For members


EXPLAINED: What is the ‘Vollmacht Klimabonus 2022’ letter everyone in Austria is receiving?

As a part of the €500 climate bonus and anti-inflation payment, every person in Austria is receiving a letter to fill in certain information. What is that letter and what should you write?

EXPLAINED: What is the 'Vollmacht Klimabonus 2022' letter everyone in Austria is receiving?
Have you received this letter? This is what you should do about the Klimabonus letter in Austria (© The Local)

Everyone who lives in Austria is expecting to receive a €500 payment meant to compensate for rising inflation in the country from September, as The Local reported.

The one-off payment is actually two bonuses together. One, totalling €250, is the “climate bonus”(Klimabonus). The other, also €250, is the “anti-inflation bonus” (Anti-Teuerungsbonus). You can read more about it here.

Not everyone is entitled to it, though millions of people in Austria are. Everyone who has had their primary residence in the country for at least 183 days in the respective year is entitled to receive the payment. It doesn’t matter how old you are (though underage people receive less money), whether or not you are employed or your citizenship.

READ ALSO: When will Austria make the €500 anti-inflation payment and how do I get it?

Children and teens up to 18 years old qualify for a €250 payment under the same conditions (having lived in Austria for at least 183 days in the year).

The payment will be made automatically, so what is this letter and what are you supposed to do with it?

Austria is sending out the “Vollmacht Klimabonus 2022” to every household looking to simplify the process for those who will not receive the payment automatically on their bank account. This is the case for everyone with no up-to-date bank information with the Austrian financial authority, the Finanzamt.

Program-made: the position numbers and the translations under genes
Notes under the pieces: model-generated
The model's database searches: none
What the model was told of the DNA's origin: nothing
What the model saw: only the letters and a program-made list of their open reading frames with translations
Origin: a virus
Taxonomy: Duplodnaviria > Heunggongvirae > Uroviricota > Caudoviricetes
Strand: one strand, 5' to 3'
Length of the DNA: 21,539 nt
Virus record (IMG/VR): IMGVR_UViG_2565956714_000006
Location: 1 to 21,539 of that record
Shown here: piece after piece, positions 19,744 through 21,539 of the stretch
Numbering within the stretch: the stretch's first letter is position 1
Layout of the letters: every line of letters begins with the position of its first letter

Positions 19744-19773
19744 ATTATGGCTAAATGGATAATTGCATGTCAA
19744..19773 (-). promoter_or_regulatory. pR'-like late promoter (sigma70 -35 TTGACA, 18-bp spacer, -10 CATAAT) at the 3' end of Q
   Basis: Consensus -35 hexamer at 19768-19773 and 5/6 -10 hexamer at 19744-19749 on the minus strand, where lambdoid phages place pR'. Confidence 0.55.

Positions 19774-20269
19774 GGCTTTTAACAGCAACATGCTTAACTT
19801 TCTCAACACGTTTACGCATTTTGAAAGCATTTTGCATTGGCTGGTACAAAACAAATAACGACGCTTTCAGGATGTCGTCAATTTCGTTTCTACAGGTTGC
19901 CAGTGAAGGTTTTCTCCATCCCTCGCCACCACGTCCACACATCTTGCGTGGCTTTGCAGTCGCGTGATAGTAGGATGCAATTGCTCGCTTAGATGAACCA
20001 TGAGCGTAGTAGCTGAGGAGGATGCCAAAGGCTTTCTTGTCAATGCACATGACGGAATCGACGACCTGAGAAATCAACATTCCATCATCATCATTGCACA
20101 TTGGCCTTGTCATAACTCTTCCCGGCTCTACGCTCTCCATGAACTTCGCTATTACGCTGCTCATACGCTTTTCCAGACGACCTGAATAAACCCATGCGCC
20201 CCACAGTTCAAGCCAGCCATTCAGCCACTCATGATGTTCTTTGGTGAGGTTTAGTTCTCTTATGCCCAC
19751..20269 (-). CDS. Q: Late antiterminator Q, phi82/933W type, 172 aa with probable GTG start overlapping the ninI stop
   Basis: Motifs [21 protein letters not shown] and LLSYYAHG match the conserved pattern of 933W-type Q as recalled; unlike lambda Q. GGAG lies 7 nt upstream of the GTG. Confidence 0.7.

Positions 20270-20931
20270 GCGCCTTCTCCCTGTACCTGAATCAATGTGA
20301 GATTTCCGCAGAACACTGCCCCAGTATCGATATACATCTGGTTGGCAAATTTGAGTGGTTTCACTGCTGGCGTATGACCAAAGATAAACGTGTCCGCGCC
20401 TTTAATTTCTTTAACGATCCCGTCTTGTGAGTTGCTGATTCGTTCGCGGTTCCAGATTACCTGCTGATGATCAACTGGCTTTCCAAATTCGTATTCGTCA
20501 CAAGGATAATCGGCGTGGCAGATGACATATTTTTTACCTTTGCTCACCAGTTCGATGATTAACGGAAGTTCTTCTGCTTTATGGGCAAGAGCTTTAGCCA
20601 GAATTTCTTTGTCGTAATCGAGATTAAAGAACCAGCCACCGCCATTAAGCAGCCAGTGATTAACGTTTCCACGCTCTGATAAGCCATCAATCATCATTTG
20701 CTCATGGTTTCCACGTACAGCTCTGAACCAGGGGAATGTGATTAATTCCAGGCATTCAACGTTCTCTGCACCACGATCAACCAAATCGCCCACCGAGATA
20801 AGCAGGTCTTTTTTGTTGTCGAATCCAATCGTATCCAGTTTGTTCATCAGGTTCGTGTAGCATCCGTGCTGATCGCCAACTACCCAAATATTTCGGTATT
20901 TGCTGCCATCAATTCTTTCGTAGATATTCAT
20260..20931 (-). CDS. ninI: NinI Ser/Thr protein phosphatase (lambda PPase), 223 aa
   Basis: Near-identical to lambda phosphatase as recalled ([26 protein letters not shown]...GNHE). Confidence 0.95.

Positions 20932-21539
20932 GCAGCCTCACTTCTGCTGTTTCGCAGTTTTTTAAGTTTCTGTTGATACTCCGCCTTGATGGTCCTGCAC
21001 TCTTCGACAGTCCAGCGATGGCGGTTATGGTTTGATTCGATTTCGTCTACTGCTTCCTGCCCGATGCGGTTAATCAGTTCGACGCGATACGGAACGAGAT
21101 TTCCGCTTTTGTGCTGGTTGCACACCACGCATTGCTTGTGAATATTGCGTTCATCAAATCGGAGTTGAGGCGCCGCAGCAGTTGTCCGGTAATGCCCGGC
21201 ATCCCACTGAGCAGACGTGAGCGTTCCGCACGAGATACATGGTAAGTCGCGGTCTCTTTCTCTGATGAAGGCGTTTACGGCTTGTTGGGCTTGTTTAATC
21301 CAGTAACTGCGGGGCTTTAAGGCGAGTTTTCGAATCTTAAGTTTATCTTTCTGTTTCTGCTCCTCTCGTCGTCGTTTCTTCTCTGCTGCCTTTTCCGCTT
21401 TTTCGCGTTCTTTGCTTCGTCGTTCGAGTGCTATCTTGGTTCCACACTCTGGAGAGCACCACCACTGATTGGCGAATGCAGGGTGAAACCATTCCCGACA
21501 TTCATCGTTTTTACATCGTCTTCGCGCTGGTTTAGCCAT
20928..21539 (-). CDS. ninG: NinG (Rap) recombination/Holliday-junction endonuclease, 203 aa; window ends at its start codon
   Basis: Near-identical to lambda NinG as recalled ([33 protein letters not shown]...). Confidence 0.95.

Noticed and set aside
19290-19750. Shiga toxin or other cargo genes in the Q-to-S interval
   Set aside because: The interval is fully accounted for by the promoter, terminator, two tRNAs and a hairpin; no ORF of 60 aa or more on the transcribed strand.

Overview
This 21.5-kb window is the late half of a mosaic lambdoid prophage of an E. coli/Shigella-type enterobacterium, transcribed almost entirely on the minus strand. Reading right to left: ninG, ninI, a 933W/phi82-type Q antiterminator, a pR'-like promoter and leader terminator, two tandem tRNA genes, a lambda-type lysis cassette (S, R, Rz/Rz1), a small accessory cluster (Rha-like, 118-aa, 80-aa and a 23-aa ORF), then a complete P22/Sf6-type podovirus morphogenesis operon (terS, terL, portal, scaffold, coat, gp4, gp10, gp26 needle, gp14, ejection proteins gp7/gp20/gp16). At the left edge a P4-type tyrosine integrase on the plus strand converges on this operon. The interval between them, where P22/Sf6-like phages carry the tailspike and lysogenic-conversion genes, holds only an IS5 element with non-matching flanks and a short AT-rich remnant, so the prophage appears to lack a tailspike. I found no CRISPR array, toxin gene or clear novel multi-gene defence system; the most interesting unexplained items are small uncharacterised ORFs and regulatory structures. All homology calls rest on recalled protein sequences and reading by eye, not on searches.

You can check on FinanzOnline whether your account details are up to date and change them for next year if not – since the climate bonus, unlike the anti-inflation bonus, will be paid out yearly.

If you don’t have an account registered with the financial authorities, you get a voucher via secure mail, the so-called “RSa-Brief”, which can only be delivered to you in person. If you are not home when the letter arrives, you need to collect it at the post office with a photo ID.

This is where the Vollmacht letter comes in handy.

If you are expecting a voucher but are usually not at home, the letter can save you the trip to the post office. It is a “proxy” or “power of attorney” letter. You can grant a proxy or power of attorney so that any person of legal age in your household can receive the Klimabonus voucher on your behalf.

READ ALSO: EXPLAINED: How Austria’s new finance measures could benefit you

If you want to grand someone the power to accept the voucher letter on your behalf, you need to fill in the Klimabonus Proxy form which is on the back of the letter you received (and a copy of it can be found here). Don’t forget to include the ID details and your signature. Keep the form in a safe place and easy to access – it doesn’t need to be mailed anywhere.

Once the delivery person arrives with your payment voucher, the person who will be your proxy needs to show the signed form and their ID to receive the voucher letter on your behalf. If nobody is at home when the delivery comes, then you (and only you) will need to pick it up at the post office by showing your ID.

In any case, if you are entitled to the voucher, you’d be able to receive it regardless of what you do with the letter.

The Vollmacht letter gives someone you trust power of attorney to receive the Klimabonus voucher (© The Local)


Let’s say your son is a 20-year-old who does not receive any government benefits, has not filed income tax and has no up-to-date bank information with the Finanzamt. He will then receive a voucher for his €500 bonus payment.

However, he is out on vacation, but you will likely be at home when the voucher arrives (letters will be sent out starting September but could take longer to come). If he doesn’t give you power of attorney, he will have to pick up the coupon at the post office.